(Pays the GST on the amount paid for buying the product. Here the Service Provider can deduce the amount which is paid as tax by the manufacturer, while he produces his share of tax amount)

Retailer

(Pays GST on goods and services purchased from the distributor)

Consumer

(Pays GST amount purchased on the final product)

 

Learn about 10 Cases When GST can be Claimed

 

Step 2: List of Purchases on which Input Tax Credit cannot be claimed.

 

Let us first understand in detail the term purchase. We can further categorize the term purchase into three parts.

  1. Inputs
  2. Capital Goods
  3. Input Services

 

In simple terms, capital goods can be termed as goods that add value addition or goods that help improve businesses and directly contribute to the output. Inputs are those which the supplier uses.

 

There is no such compulsion that these goods need to be used for outward supply. “Input Service” means any service that the supplier or the Business Owner uses. The input tax credit is applicable on all these purchases. Now let us look at the items on which Input tax credit is not applicable. These are divided into eight categories, and they are:

 

Read about 7 Things You Need to Know about GST Number

 

1.Supplies that come under Personal Consumption.

The supplies which the businessman uses for his own personal reasons cannot be claimed under Input Tax Credit (ITC). For example, a businessman has his shop of clothes. So, the clothes which he purchases for his family members come under personal consumption.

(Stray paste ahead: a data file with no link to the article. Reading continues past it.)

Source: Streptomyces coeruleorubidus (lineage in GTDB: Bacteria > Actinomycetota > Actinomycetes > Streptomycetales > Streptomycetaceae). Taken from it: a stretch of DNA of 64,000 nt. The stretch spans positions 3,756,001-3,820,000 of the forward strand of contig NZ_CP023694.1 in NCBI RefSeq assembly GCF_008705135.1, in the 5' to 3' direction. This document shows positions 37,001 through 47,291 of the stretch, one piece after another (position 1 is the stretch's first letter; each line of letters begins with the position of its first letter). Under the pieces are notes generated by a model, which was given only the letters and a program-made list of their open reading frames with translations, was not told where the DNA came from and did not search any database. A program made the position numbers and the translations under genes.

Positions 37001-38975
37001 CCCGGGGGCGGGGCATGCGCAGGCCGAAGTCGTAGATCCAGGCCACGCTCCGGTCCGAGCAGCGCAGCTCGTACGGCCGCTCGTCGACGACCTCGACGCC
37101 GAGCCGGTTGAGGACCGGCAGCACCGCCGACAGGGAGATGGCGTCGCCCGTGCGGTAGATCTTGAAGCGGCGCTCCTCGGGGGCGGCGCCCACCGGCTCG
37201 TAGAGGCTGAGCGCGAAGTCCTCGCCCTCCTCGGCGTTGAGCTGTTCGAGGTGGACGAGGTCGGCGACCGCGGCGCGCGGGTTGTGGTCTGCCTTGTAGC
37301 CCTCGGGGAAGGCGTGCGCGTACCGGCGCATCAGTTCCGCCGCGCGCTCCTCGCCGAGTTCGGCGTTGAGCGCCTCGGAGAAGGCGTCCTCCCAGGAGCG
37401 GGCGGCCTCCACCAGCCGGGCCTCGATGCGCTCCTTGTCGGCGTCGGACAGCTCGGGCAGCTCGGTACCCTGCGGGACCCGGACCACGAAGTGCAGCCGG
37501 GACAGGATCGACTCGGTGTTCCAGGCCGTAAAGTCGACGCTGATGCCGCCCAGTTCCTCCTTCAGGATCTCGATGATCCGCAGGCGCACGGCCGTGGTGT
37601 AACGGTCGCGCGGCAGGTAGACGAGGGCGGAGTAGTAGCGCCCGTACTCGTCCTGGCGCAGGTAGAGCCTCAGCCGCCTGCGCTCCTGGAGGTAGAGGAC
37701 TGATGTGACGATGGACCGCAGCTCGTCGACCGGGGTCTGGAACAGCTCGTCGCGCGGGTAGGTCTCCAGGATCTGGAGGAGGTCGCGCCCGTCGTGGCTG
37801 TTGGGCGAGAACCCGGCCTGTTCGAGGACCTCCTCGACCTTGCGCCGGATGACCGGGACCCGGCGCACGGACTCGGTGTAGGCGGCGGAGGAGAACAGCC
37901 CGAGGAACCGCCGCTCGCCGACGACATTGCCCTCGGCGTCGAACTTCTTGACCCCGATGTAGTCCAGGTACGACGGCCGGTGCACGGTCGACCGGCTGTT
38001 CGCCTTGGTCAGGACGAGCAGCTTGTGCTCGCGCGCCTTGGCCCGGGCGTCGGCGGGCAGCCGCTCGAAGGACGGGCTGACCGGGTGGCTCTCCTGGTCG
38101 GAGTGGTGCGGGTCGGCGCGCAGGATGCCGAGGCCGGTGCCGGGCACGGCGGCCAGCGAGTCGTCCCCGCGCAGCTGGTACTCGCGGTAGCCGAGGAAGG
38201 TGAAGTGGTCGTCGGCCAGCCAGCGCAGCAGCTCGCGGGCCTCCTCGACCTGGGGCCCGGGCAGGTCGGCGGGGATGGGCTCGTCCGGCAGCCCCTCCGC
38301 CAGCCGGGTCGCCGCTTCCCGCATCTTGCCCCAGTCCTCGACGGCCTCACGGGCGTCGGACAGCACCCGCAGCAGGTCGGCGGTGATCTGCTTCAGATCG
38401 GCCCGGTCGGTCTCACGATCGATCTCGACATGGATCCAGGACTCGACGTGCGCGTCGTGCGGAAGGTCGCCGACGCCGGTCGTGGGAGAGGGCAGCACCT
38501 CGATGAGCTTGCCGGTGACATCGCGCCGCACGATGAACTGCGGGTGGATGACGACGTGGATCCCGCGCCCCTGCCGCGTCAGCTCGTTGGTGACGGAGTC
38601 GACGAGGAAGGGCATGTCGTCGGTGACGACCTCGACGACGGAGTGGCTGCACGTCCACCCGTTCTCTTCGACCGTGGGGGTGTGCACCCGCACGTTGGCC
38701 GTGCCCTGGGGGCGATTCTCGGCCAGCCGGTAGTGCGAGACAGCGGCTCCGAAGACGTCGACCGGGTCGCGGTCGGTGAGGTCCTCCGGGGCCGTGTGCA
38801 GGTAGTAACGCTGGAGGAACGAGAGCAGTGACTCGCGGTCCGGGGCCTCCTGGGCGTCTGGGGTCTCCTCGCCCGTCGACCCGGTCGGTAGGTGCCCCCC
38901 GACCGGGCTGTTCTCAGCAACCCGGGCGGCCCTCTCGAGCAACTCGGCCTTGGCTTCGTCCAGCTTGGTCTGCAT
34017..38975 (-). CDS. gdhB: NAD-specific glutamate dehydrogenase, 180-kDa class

2.Supplies that do not exist anymore.

The goods that are lost, stolen, or destroyed due to some reasons or products which are used as free samples come under this category.

 

3.Specific list – provided by the Government.

Food, health, beauty

Membership of a club, health, and Sports Centre.

Services on insurance like health insurance, life insurance, repair, and maintenance.

 

4.Taxes paid on Fraud or Error.

If an individual pays any additional taxes on Fraud or error done by that individual, then those taxes cannot be claimed under ITC. Goods transported/stored/received in a manner that is not according to the legal method, then the additional fine paid on such act, imposed by the Government, cannot be reclaimed.

 

Know more about GST on MRP: Included or Not?

 

5.Supplies related to Motor Vehicle

Motor vehicles do not directly contribute to the value addition of any business; they contribute indirectly. So, all the motor vehicles come under this list with some exceptions. If the motor vehicles are used to transport goods or are used for imparting training, ITC is allowed on such services.

 

6.Supplies related to Work Contract.

Other than plants and machinery which are used in industries, other works contracts on construction of immovable property cannot be reclaimed.

 

7.Immovable Property.

If any supplies are used to construct one’s property from one’s own account and not for further sale, then those supplies do not come under ITC.

 

8.Composition Scheme.

To have detailed information about the goods and services which come under this list or the exception cases in each category, check out cases where Input tax credit cannot be availed

 

Step 3: Basic Mandatory Conditions

 

There are some conditions and eligibility criteria that need to be fulfilled to claim the input tax credit under the GST scheme. Let us look at these conditions in brief.

 

  1. The supplier should have paid the required amount of Tax to the Government. There is a specific process that needs to be followed while paying the taxes.
  2. To claim the input tax credit, a person/ business should be registered and should have a tax invoice or, in simple terms bill of sale issued by the registered supplier.